Torture, The Movies and the Politics of Caregiving

A couple of nights ago, my husband Jim and I went to the movies.  We saw Kathryn Bigelow’s “Zero Dark Thirty” – a film already infamous for its portrayal of torture as a measure to ensure post 9/11 homeland security and as a tool to locate and eliminate Osama Bin Laden.

It’s a good film, but what’s it got to do with issues of caregiving in the western world?

Well, yesterday, I drove through a snowstorm to visit my Mom who has not been well and who needed a couple of loving visitors (me and my sister) who would roll up their sleeves and help with laundry, cooking and myriad of other household tasks.  It was a long and tiring day, so this morning I decided to stay in my dressing gown till noon, reading newspapers and perusing Facebook.  But two stories caught my eye.

One story was an Op-Ed in the Montreal Gazette penned by a pediatrician at the Montreal Children’s Hospital.  He argues that a proposed amendment in the laws of Quebec allowing physician assisted suicide is wrong and dangerous.  He asserts that the health care system in his province is badly broken and that rather than admit to a serious lack of political will needed to address the under-funding of palliative care, provincial leaders have chosen instead to masquerade assisted suicide as compassionate end of life care.

The next story that caught my eye was an editorial in the Ottawa Citizen newspaper about the torture portrayed in Zero Dark Thirty.  The whole editorial is worth reading, but this passage made me think:

In the immediate, panicky aftermath of 9/11, one of the more quietly important contributions was a short essay published by the University of Toronto philosopher David Dyzenhaus. His essay, The Permanence of the Temporary, reminded us of the work of Carl Schmitt, a German Weimar-era political theorist who was convinced that Liberal democracy is a fraud. We pretend we value things like habeas corpus, individual rights, and constitutional checks on the executive powers, but when faced with a perceived existential challenge, we’re more than willing to jettison them. Ultimately, Schmitt held that liberal democracies could not effectively defend themselves while remaining true to their core principles.

So, I ask, is our society under an existential threat due to an ageing society and too many people with disabilities and chronic illnesses living beyond their projected longevity?  Have we begun to jettison our moral principles with respect to health care and palliative care?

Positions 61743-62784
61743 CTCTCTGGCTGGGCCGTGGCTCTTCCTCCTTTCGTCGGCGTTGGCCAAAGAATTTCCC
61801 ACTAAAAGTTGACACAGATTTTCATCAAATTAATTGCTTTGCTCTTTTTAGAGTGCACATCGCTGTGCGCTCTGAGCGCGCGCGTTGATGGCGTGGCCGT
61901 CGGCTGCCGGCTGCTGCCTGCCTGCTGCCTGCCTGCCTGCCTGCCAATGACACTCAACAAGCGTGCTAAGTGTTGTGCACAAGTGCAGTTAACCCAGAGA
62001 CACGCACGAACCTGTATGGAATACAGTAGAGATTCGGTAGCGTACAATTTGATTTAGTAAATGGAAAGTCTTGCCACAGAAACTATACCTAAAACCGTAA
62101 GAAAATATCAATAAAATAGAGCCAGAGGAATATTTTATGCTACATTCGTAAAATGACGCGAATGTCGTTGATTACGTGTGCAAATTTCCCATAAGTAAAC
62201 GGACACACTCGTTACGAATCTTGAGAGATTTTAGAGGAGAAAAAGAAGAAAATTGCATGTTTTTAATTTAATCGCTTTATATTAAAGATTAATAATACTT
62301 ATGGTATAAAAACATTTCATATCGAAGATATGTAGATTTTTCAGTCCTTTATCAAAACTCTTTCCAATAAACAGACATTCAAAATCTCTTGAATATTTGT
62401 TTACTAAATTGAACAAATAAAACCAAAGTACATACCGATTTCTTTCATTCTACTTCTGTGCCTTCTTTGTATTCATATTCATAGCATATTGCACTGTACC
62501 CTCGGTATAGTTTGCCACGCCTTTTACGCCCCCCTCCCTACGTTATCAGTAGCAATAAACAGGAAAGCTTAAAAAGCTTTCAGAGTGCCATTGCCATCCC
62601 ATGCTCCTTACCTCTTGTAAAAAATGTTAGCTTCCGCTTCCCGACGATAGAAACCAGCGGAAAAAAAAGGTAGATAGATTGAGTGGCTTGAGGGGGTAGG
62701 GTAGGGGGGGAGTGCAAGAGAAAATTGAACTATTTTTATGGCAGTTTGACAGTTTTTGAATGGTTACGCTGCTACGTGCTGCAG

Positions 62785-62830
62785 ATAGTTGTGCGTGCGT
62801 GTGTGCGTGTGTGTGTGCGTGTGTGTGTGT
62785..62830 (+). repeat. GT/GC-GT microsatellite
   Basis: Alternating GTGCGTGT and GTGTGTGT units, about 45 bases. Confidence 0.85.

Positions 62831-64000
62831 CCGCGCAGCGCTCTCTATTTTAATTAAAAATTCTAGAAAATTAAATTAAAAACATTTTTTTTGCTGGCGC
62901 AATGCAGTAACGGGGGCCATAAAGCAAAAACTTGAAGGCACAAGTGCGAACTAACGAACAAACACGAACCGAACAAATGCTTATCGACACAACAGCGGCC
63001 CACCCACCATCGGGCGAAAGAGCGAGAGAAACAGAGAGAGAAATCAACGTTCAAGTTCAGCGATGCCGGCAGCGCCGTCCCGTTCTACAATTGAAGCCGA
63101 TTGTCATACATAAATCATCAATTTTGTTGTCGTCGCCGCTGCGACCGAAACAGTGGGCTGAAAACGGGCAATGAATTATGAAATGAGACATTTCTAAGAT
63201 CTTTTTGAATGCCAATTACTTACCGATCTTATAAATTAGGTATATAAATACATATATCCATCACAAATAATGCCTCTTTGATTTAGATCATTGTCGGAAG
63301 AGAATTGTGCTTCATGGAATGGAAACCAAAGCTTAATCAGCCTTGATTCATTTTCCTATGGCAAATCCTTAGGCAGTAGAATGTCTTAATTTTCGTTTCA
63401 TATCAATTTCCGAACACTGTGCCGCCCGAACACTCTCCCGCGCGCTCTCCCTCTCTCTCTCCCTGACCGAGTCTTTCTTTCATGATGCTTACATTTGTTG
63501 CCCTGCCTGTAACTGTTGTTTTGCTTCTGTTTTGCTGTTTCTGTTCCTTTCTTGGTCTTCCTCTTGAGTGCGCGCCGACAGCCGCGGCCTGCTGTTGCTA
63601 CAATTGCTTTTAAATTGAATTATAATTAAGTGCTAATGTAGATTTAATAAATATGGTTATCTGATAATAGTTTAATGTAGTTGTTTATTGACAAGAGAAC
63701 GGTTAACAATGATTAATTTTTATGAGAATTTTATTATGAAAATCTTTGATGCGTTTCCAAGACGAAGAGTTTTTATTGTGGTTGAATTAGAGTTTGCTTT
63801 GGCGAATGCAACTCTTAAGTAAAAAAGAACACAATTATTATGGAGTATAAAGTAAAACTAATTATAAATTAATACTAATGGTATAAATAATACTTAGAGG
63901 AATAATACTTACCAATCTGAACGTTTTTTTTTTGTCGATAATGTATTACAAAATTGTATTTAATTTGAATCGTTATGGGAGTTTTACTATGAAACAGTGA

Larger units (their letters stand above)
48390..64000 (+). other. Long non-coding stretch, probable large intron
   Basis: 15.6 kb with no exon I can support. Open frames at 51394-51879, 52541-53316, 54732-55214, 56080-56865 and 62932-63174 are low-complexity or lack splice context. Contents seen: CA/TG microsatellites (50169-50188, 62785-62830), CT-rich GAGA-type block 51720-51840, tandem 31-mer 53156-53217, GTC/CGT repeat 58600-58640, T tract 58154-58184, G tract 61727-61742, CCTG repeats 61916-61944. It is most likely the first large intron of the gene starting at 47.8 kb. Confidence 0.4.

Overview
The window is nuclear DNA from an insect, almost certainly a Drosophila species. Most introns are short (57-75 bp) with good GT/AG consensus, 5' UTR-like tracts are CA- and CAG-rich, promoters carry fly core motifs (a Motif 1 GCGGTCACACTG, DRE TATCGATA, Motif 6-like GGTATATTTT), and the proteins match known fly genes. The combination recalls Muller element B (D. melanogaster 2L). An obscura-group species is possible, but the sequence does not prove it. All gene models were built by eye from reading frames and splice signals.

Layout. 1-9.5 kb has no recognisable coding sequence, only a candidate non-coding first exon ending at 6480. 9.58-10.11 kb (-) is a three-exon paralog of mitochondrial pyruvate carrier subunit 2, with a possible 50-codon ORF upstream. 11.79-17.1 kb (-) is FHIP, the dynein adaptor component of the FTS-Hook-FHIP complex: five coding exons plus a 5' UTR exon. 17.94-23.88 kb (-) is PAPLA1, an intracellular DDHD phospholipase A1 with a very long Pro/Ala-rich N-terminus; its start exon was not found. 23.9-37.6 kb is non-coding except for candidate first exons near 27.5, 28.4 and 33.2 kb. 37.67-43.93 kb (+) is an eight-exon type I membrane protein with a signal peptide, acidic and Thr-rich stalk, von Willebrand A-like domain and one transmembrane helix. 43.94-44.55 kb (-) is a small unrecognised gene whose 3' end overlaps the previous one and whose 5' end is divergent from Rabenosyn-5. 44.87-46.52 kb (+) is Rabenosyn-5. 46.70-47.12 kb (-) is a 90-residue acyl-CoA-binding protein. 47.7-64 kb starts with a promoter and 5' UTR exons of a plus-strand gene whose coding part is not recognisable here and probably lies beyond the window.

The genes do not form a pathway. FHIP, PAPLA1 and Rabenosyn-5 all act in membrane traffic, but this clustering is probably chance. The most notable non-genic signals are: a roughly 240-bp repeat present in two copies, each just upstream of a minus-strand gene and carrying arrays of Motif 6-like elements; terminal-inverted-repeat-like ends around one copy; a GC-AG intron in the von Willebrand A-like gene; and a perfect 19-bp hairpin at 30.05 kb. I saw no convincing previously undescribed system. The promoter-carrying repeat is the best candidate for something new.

I’m not sure, but I might feel a little better if the Quebec government had announced funding increases to home care and palliative medicine alongside their proposal to legalize assisted suicide.  But, they didn’t.  Those areas are being cut.

My mother lives in Quebec.  I have seen the failures of the healthcare system there to address her needs. Intensive care treatment is still excellent, but doesn’t help my Mom.  Her health needs involved frequent short stays in Emergency Wards as well as home help.   Hospitals, especially Emergency Rooms, are frantic and overcrowded places.  They are badly understaffed.  We live in Ontario and here, there is currently a provincial enquiry into the serious lack of funding for adults with developmental disabilities and their families.  Our son Nicholas is a big consumer of healthcare dollars and he will never be employable.  Do families like mine represent an existential threat to the rest of society?

Perhaps, but I think we also represent redemption.  It is within our community where others find lessons in resilience, compassion, forbearance, and creativity.  The roots of the disability movement here in Canada forged the architecture for social enterprise, for innovation in social finance, and for building networks of personal support that work for anyone from pregnant mothers to at-risk youth.

Who feels that our community of caregivers and care receivers pose an existential threat to the rest of society?  Probably folks who believe that individualism and consumerism are the keys to a good life.  Now is the time for those of us who know better to raise our voices, tell our stories and proclaim that there are no existential threats where compassion lives. And everyone is going to need compassion when they get old or ill.  Everyone.